[ntp:questions] NTP not syncing

unruh unruh at invalid.ca
Sat Dec 14 18:55:18 UTC 2013

On 2013-12-13, Richard B. Gilbert <rgilbert88 at comcast.net> wrote:
> On 12/7/2013 7:35 PM, Magnus Danielson wrote:
>> On 12/07/2013 11:39 PM, Harlan Stenn wrote:
>>> Magnus Danielson writes:
>>>> The drift-file-accelerated lock-in isn't robust. Current behavior of
>>>> response isn't very useful for most people experiencing it.
>>> I'm not sure I'd agree with the word "most".  It's certainly worked very
>>> well on hundreds of machines where I've run it, and the feedback I've
>>> had from people when I've told them about iburst and drift files has
>>> been positive except when they've had Linux kernels that calculate a
>>> different clock frequency on a reboot.
>> Experiencing the problem that is. When it works, it's a lovely tool.
>> Sorry if the wording was unclear in that aspect.
>>> There are at least 2 other issues here.
>>> One goes to "robust", and yes, we can do better with that.  It's not yet
>>> clear to me that in the wider perspective this effort will be worthwhile.
>> Well, you can either choose a rather simple back-out method or if you
>> think it is worthwhile a more elaborate method. Getting cyclic re-set of
>> time is a little to coarse a method. I think it is better to back-out
>> and one way or another recover phase and frequency.
>>> The other goes to the amount of time it takes to adequately determine
>>> the offset and drift.
>>> With a good driftfile and iburst, ntpd will sync to a handful of PPM in
>>> about 11 seconds' time.
>>> We've been working on a project to produce sufficiently accurate offset
>>> and drift measurements at startup time, and the main problem here is
>>> that it can take minutes to figure this out well, and there is a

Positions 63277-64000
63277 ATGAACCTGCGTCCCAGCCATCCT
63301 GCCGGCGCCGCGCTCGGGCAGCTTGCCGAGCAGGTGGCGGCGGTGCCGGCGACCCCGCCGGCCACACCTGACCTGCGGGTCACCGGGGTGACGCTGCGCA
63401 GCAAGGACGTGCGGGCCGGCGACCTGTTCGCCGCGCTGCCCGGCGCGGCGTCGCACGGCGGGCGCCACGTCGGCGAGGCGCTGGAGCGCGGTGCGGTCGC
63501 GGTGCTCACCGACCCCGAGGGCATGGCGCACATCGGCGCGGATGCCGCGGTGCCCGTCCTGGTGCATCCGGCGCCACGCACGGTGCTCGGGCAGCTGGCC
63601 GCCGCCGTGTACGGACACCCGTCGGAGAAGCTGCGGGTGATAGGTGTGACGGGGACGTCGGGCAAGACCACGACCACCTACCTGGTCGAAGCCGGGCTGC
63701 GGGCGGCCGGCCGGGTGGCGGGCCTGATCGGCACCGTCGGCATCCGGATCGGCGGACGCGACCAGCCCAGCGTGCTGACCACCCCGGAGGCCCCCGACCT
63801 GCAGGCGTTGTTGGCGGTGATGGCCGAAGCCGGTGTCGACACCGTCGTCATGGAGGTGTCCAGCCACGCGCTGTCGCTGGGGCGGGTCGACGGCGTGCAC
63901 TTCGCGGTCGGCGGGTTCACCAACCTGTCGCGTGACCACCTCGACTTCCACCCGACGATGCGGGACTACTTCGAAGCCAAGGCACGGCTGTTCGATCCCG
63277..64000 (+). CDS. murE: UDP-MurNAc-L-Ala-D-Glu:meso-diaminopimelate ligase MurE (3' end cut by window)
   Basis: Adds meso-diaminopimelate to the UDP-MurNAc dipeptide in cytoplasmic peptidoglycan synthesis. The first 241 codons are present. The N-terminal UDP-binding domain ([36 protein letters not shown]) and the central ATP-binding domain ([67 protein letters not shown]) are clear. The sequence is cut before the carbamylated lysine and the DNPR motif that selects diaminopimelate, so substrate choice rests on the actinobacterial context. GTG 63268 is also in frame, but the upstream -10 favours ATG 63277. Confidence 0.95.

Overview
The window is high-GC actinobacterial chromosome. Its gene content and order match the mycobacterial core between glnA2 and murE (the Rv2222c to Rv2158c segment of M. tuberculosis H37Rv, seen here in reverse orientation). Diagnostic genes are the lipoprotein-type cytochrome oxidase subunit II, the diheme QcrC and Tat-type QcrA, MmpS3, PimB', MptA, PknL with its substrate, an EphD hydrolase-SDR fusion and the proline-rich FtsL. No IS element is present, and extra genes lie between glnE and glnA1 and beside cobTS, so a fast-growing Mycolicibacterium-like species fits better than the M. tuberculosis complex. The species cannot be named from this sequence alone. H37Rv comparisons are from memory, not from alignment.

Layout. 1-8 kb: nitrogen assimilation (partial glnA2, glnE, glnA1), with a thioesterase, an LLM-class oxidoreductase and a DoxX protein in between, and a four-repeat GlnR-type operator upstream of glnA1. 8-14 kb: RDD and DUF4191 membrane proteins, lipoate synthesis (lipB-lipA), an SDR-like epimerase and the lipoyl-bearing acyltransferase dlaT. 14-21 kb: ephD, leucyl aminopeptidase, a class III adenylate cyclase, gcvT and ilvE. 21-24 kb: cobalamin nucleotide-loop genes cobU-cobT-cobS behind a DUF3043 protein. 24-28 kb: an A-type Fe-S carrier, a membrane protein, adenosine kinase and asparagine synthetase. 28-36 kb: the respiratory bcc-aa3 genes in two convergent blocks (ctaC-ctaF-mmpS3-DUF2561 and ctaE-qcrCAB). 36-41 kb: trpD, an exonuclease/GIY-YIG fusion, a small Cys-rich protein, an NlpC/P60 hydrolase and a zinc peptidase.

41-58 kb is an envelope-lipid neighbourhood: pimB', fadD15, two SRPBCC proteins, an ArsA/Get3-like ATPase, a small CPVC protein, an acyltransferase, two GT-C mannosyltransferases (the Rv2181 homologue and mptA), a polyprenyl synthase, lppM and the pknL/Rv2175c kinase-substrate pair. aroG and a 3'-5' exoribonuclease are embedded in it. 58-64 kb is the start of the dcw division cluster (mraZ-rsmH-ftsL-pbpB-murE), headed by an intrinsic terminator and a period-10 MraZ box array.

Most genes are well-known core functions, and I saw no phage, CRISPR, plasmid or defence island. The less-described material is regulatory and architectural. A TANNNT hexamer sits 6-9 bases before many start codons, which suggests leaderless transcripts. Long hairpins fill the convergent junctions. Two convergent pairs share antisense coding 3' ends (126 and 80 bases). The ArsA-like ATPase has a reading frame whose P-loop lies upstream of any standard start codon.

>>> significant need to get the time in the right ballpark at startup in
>>> less than a minute.  These goals are mutually incompatible.  The intent
>>> is to find a way to "get there" as well as possible, as quickly as
>>> possible.
>> Getting the time in the right ball-park is by itself not all that hard.
>> However, frequency takes time to learn and getting phase errors down
>> quickly becomes an issue. NTP has as far as I have seen reduced loop
>> bandwidth and at the same time reduced the capture range, and whenever
>> you reduce the capture range you need to have heuristics to make sure
>> you back-out if things get upset. Recovery of old state is good, but one
>> needs to make sure that you don't loose that robustness.
>> As for method of locking in quickly, that can be debated on in length.
>> Cheers,
>> Magnus
> It has been debated!  It will probably be debated for the next thirty
> or forty years.  There is something about the topic that seems to
> to encourage debate! ;-)

Not really. It has been pointed out that it is a problem for ntpd. And
Mills has stated that it is an uninteresting problem. That is not a
debate. It is one of the weaknesses of ntpd as used by many people. It
is not a particularly interesting weakness, I agree, if ntpd is run for
many months or years at a time. It is interesting if it is run only for
hours at a time however.  There has been a concession in that if there
is no drift file, ntpd now has software to try to make it get a
reasonable estimate of that drift quickly instead of waiting for the
feedback loop to converge from 0  to a reasonable estimate. ntpd,  however, still has
nothing to actually check on the drift file to make sure it is sane. 

ntpd could run the same startup code that it does if there is no drift
file, and, after it gets its initial estimate, it compares the result to
the drift file rate. If it is close, use the drift file. If it  is not
close ( eg >3PPM say or whatever the estimate on the error in the rapid
initial determination is) then use the estimate instead. The code is all
there. It is just the glue that is needed. 
(This is independent of the question as to whether or not the simple
feedback circuit of ntpd is the best way of conditioning the local
clock, which has to do with how fast ntpd responds to changes in the
local clock rate caused by temperature variations for example.)


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